Suni Williams had a time slot/placeholder reserved for making entries in her electronic Journal on the personal SSC (Station Support Computer). [Required are three journaling sessions per week.]
At ~1:10pm EDT, Joe is scheduled for his regular weekly PMC (Private Medical Conference), via S- & Ku-band audio/video.
The crew worked out on the CEVIS cycle ergometer with vibration isolation (FE-5), TVIS treadmill with vibration isolation & stabilization (FE-2), ARED advanced resistive exerciser (FE-3, FE-5, FE-6), T2/COLBERT advanced treadmill (FE-3, FE-6), and VELO ergometer bike with load trainer (CDR, FE-4).
After his workout on the T2 machine, Aki closed down the treadmill software on its laptop for data transfer, then turned off the T2 display. [After the display shutdown, the T2 rack is power cycled (turned off/on) from the ground, and T2 is then ready for use. These power cycles allow for the T2 data to be transferred to the Server for downlink.]
Before Presleep, FE-3 turns on the MPC (Multi-Protocol Converter) and start the Ku-band data flow of video recorded during the day to the ground, with POIC (Payload Operations & Integration Center) routing the onboard HRDL (High-Rate Data Link). After about an hour, Joe turns MPC routing off again. [This is a routine operation which regularly transmits HD onboard video (live or tape playback) to the ground on a daily basis before sleeptime.]
Progress M-15M/47P Undocking: For tonight’s final undocking of the 47P cargo ship, ISS attitude control authority will be handed over to Russian MCS (Motion Control System) thrusters at 4:40pm, followed by maneuvering on thrusters to Undock Attitude and a brief period of Free Drift (5:15pm-5:20pm). Attitude control will be returned to to US Momentum Management with CMGs (Control Moment Gyroscopes) at 6:05pm.
Tasks listed for Revin, Malenchenko & Padalka on the Russian discretionary “time permitting” job for today were –
• A ~30-min. session for Russia’s EKON Environmental Safety Agency, making observations and taking KPT-3 aerial photography of environmental conditions on Earth using the NIKON D3X camera with the RSK-1 laptop, and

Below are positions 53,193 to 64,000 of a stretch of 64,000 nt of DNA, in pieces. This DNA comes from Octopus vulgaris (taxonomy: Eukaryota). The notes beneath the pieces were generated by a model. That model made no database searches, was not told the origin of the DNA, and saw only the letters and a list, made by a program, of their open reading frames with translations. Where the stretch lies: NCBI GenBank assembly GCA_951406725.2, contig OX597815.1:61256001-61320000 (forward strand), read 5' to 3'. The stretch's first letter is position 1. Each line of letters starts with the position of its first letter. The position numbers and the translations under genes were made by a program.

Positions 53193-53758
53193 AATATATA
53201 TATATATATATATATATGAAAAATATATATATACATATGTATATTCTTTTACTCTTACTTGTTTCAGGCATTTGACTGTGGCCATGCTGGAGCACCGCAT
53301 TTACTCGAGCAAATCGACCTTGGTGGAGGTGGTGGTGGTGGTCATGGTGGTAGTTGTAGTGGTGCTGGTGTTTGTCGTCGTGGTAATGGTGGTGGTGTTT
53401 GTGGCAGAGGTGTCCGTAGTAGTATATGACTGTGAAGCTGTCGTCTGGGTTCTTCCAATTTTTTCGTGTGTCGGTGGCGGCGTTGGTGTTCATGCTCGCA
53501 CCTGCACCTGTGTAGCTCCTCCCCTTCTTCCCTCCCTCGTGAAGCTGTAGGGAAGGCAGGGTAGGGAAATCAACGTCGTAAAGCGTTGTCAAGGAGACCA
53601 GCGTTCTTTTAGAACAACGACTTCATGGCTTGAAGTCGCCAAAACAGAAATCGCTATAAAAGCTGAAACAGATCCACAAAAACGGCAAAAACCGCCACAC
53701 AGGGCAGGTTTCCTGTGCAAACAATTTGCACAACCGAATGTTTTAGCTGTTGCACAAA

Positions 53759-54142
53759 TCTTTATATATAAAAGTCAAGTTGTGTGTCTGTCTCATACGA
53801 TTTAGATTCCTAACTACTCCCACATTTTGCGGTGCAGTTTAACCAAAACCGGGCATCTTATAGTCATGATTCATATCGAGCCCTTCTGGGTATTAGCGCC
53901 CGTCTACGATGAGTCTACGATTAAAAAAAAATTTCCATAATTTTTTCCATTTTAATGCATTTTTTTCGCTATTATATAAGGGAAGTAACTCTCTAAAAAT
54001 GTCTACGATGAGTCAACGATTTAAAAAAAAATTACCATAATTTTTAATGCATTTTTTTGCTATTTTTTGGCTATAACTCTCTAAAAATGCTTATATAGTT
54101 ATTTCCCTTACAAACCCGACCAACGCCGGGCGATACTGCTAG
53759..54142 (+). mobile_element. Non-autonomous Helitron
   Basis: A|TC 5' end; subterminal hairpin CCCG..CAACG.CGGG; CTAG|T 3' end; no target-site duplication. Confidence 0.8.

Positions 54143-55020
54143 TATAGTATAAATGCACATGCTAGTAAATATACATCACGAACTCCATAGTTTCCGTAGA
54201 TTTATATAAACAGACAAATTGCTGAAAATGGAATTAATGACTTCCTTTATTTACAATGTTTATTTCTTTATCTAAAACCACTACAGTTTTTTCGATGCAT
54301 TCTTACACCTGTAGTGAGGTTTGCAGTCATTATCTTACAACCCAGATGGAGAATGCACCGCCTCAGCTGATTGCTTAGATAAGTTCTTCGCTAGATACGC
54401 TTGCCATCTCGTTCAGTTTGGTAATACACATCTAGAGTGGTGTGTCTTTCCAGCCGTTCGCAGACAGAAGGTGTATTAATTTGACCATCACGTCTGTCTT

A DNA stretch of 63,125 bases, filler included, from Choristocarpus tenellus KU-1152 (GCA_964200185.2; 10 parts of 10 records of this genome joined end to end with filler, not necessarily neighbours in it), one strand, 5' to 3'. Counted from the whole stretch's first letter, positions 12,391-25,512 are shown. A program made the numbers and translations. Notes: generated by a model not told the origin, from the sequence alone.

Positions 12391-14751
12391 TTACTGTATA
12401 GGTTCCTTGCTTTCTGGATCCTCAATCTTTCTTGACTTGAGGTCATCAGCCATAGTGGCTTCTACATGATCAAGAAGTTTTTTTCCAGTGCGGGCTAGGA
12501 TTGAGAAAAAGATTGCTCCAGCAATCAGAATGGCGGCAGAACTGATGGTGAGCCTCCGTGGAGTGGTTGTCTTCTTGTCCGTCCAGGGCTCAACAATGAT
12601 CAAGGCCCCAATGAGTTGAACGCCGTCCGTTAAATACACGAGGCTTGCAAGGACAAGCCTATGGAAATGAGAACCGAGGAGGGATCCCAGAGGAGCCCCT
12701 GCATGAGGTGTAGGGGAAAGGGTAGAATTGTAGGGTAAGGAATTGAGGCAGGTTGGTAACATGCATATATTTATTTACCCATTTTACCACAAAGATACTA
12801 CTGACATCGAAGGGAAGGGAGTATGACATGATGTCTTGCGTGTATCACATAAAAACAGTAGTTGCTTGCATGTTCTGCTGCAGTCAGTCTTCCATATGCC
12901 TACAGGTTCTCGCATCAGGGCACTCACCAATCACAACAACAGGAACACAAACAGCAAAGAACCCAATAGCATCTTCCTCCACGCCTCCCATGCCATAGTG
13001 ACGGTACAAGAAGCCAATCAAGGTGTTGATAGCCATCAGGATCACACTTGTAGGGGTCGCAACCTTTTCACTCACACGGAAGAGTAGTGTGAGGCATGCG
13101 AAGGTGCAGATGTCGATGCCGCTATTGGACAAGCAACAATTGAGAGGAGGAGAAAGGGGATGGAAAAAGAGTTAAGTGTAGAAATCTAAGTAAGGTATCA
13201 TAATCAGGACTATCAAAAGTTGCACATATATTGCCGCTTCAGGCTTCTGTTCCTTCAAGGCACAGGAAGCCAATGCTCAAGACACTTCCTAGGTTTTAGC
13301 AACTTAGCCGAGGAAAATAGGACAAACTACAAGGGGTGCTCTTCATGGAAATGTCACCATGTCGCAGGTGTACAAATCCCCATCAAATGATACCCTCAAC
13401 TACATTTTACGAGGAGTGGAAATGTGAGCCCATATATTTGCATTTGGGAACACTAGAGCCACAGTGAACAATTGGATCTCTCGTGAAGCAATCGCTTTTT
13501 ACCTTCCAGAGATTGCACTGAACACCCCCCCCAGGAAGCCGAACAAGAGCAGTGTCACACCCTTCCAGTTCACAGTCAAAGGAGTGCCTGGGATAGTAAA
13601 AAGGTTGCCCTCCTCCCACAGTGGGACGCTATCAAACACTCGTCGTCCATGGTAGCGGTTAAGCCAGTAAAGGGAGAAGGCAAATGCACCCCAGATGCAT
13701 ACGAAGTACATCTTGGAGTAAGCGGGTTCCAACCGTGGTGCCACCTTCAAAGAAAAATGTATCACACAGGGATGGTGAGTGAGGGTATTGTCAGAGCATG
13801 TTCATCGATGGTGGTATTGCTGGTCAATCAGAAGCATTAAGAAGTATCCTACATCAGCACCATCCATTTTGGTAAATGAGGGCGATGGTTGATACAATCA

• More preparation & downlinking of reportages (written text, photos, videos) for the Roskosmos website to promote Russia’s manned space program (max. file size 500 Mb).
No CEO (Crew Earth Observation) targets uploaded for today.
Significant Events Ahead (all dates Eastern Time and subject to change):
07/30/12 — Progress M-15M/47P undocking #2 ~5:16pm EDT
07/31/12 — Progress M-15M/47P undocking backup, ~4:26pm EDT
08/01/12 — Progress M-16M/48P launch [4-orbit RDVZ] ~3:35pm EDT
08/01/12 — Progress M-16M/48P launch [34-orbit RDVZ] ~3:38pm EDT
08/01/12 — Progress M-16M/48P docking [4-orbit RDVZ] ~9:24pm EDT
08/03/12 — Progress M-16M/48P docking [34-orbit RDVZ] ~6:15pm EDT
08/16/12 — Russian EVA-31
08/30/12 — US EVA-18
09/06/12 — HTV3 undocking
09/08/12 — HTV3 reentry
09/17/12 — Soyuz TMA-04M/30S undock/landing (End of Increment 32)
09/25/12 — ATV3 undocking
10/15/12 — Soyuz TMA-06M/32S launch – K.Ford (CDR-34)/O.Novitsky/E.Tarelkin
10/17/12 — Soyuz TMA-06M/32S docking
11/01/12 — Progress M-17M/49P launch
11/03/12 — Progress M-17M/49P docking
11/12/12 — Soyuz TMA-05M/31S undock/landing (End of Increment 33)
12/05/12 — Soyuz TMA-07M/33S launch – C.Hadfield (CDR-35)/T.Mashburn/R.Romanenko
12/07/12 — Soyuz TMA-07M/33S docking
12/26/12 — Progress M-18M/50P launch
12/28/12 — Progress M-18M/50P docking
03/19/13 — Soyuz TMA-06M/32S undock/landing (End of Increment 34)
04/02/13 — Soyuz TMA-08M/34S launch – P.Vinogradov (CDR-36)/C.Cassidy/A.Misurkin
04/04/13 — Soyuz TMA-08M/34S docking
05/16/13 — Soyuz TMA-07M/33S undock/landing (End of Increment 35)
05/29/13 — Soyuz TMA-09M/35S launch – M.Suraev (CDR-37)/K.Nyberg/L.Parmitano
05/31/13 — Soyuz TMA-09M/35S docking
09/xx/13 — Soyuz TMA-08M/34S undock/landing (End of Increment 36)
09/xx/13 — Soyuz TMA-10M/36S launch – M.Hopkins/TBD (CDR-38)/TBD
09/xx/13 — Soyuz TMA-10M/36S docking
11/xx/13 — Soyuz TMA-09M/35S undock/landing (End of Increment 37)
11/xx/13 — Soyuz TMA-11M/37S launch – K.Wakata (CDR-39)/R.Mastracchio/TBD
11/xx/13 — Soyuz TMA-11M/37S docking
03/xx/14 — Soyuz TMA-10M/36S undock/landing (End of Increment 38)